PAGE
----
6,800 North-East children suffer consequences of conflict – UNICEF

The United Nations Children’s Fund says over 6,800 children living in the North-East have been subjected to grave violations of their rights.

In a press release on Friday, UNICEF representative in Nigeria, Cristian Munduate, lamented the brutal consequences of conflict on children nine years after 276 schoolgirls were abducted in Chibok and 96 girls still in captivity.

She noted the impact of the conflict on education is alarming with repercussions likely to affect generations, stressing its “devastating reality”

She added that the recent abduction of 80 children in Zamfara State reinforces the urgent need for action to protect children in Nigeria.

She said, “The statistics are disturbing; the reality is devastating. It has been 9 years since the horrendous abduction of the Chibok girls, yet the nightmare continues as children are still being kidnapped, forcibly recruited, killed and injured– their futures torn away.”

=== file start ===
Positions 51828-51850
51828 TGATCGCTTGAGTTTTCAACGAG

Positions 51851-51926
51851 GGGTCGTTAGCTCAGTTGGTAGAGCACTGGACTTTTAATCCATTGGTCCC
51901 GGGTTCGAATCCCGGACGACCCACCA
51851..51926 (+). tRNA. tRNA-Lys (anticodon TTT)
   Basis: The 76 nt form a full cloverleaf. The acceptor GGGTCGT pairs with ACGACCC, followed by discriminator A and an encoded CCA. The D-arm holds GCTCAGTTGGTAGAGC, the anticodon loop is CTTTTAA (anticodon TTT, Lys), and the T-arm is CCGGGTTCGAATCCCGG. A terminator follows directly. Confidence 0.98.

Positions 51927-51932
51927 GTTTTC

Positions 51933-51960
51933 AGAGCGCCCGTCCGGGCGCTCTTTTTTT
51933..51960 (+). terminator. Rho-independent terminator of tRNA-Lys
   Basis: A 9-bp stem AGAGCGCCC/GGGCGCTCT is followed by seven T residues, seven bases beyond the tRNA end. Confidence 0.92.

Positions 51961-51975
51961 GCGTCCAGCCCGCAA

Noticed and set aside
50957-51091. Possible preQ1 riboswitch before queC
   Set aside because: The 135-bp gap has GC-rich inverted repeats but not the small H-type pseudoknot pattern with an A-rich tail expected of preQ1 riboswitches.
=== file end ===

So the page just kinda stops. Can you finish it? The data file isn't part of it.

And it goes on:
“We cannot turn a blind eye to the suffering of Nigeria’s children. We must do everything in our power to ensure they grow up in safety, with access to education and the opportunity to fulfil their potential.”

Explaining the devastating effect, Munduate said, “Since 2014, there have been over 2,400 incidents of grave violations verified, affecting over 6,800 children in the North-East.

“The most common violations are recruitment or use of children by armed groups with 700 verified cases, followed by abductions of children, with 693 incidents, and killing and maiming, with 675 incidents.”

“Between 2009 and 2022, around 2,295 teachers were reportedly killed in attacks, over 19,000 teachers were displaced, more than 1,500 schools closed because of insecurity, and 910 schools were destroyed.”

Speaking further, The UN body charged the government to rehabilitate all children encountered in the course of armed conflict or released from armed groups.

Leave a Reply

Your email address will not be published. Required fields are marked *